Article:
Clockwise from above, an aerial view of the Long Island...

Clockwise from above, an aerial view of the Long Island Expressway at the Seaford Oyster Bay Expressway in Plainview on June 21, 1972; signs for exits 72 and 73, the end of the LIE, seen on June 15, 1972;  a crane moves into place on the new Riverhead section the same day; and workmen clean up the LIE underpass near River Road in Riverhead on June 15, 1972, getting ready for the opening of the last section of the expressway on June 28, 1972.  Credit: Newsday/Bob Luckey

Five years before the final stretch of the Long Island Expressway was completed, The New York Times Magazine predicted that Riverhead, “after it is linked to the Expressway, may be transformed into the industrial hub of a new Northeast coastal network of air, high-speed rail and highway transportation.”

This week, 50 years after the LIE opened a final two-mile stretch of road to exit 73, little of that fabulous vision has appeared, in Riverhead or anywhere on Long Island. The LIE, also called I-495, is often despised by the residents and business owners who depend on it most.

That’s unfair. The LIE, as much as we curse it, has never been Long Island’s shortcoming. The problem is that the Expressway was only part of the grand solution for future growth. Other crucial pieces of the equation were never built.

Today, the needs of the Island still demand additional answers, in transportation and industry and housing, if the region is to remain desirable and vital. That means more, better public transportation. It means alternative shipping by rail and sea, lightening the burden on roads. And it means committing to new economic engines, like a “blue economy” that uses our waters for agriculture, energy production, recreation and other commerce. 


Over the past 70 years, plans to improve mass transportation to and on Long Island have often been given serious consideration. Subways, additional railroad tracks or light railways (including down the median of I-495 or on its shoulders), a second deck for the Expressway, ferry service, express bus lanes, and new freeways have been workshopped and planned. 

But they’ve never been built. Neither have desperately needed north/south transportation options, the lack of which clusters so much activity near the Island’s Expressway spine.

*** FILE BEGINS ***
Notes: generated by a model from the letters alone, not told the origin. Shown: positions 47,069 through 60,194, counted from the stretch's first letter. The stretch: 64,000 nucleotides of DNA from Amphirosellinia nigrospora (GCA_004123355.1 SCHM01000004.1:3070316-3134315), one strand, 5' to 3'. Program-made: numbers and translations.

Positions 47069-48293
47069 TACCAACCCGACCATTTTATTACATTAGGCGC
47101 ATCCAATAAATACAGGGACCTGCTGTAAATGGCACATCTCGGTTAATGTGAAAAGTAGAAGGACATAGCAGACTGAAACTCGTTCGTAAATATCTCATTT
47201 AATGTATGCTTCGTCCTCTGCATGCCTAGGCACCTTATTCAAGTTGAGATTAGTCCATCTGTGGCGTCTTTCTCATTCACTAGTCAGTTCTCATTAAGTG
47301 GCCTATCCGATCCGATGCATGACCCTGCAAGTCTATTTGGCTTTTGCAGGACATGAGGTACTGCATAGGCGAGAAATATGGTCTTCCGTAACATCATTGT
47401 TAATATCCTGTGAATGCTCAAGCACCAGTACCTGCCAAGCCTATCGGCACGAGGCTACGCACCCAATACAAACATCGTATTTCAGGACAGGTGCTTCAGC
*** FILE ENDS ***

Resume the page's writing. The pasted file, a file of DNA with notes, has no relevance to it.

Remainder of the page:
And neither have touted extensions of the LIE to Connecticut, to easily move people and goods to New England, a tunnel or a Long Island Sound Link from the Oyster Bay area to Westchester County or Connecticut, or high-speed rail connecting New York City to New Haven through Long Island.   

At every point of the iconic roadway’s development, canny planners understood the LIE would become congested no matter how many lanes it included, and that enormous growth was the Island’s destiny. So much open space, so close to the density of New York City, so beautifully arrayed between beaches, would not go unused.

When master builder Robert Moses first imagined the highway in 1924, he envisioned four lanes each way from Manhattan to Riverhead, though just 330,000 people lived in Nassau and Suffolk counties combined.

Even today, though, it is four lanes only in certain areas. Most stages of the LIE’s construction were inadequate and obsolete practically before they opened, because the road has been asked to do too much.

The 1953 design presumed the LIE would handle 80,000 cars daily. By the time the road reached exit 73, it was carrying 160,000 vehicles a day in the busiest areas. About 10% were trucks, delivering 90% of all goods that came to the Island. And experts, even during construction, argued widening wouldn't help because lower traffic density would attract more drivers until it was congested again.

In 1972, Lee Koppleman, then executive director of the Bicounty Planning Board, said, “If six lanes are saturated, what about eight, or 10? Yes, they would be, too.” He was right.


As the LIE crept across the Island, reaching exit 49 in 1962, exit 53 in 1963, exit 57 in 1964, and exit 61 in 1966, massive expansions of industrial, commercial and residential development followed. Factories, office buildings, shopping centers and housing developments mushroomed at breakneck pace. By 1972, developers estimated 75% of commercial growth on Long Island over the previous 15 years was engendered by the LIE. Often, construction of infrastructure, schools, and secondary and tertiary roads, along with sewers and accommodations to protect the environment and safeguard the water in our sole-source aquifer and our bays and harbors, did not keep up. 

Much of it has never caught up. That’s impeded the Island’s economic and residential growth, but so has the reality that many residents don’t want business and population growth if it means more traffic, expense and frustration.

In 1972, the population of Long Island was projected to reach 3.3 million by 1985. It has never reached 3 million, yet traffic congestion reigns from Queens to Riverhead.

This spit of land has been called a “slender, riotous island.” The LIE is its slender, riotous core. But if our home is to maintain, and even improve, its livability and prosperity, the LIE will need help, and the industries and patterns of living the Expressway engendered must evolve to become less environmentally destructive, more self-sustaining, and more opportunistically focused on the water that surrounds us than the road that both infuriates and defines us.

MEMBERS OF THE EDITORIAL BOARD are experienced journalists who offer reasoned opinions, based on facts, to encourage informed debate about the issues facing our community.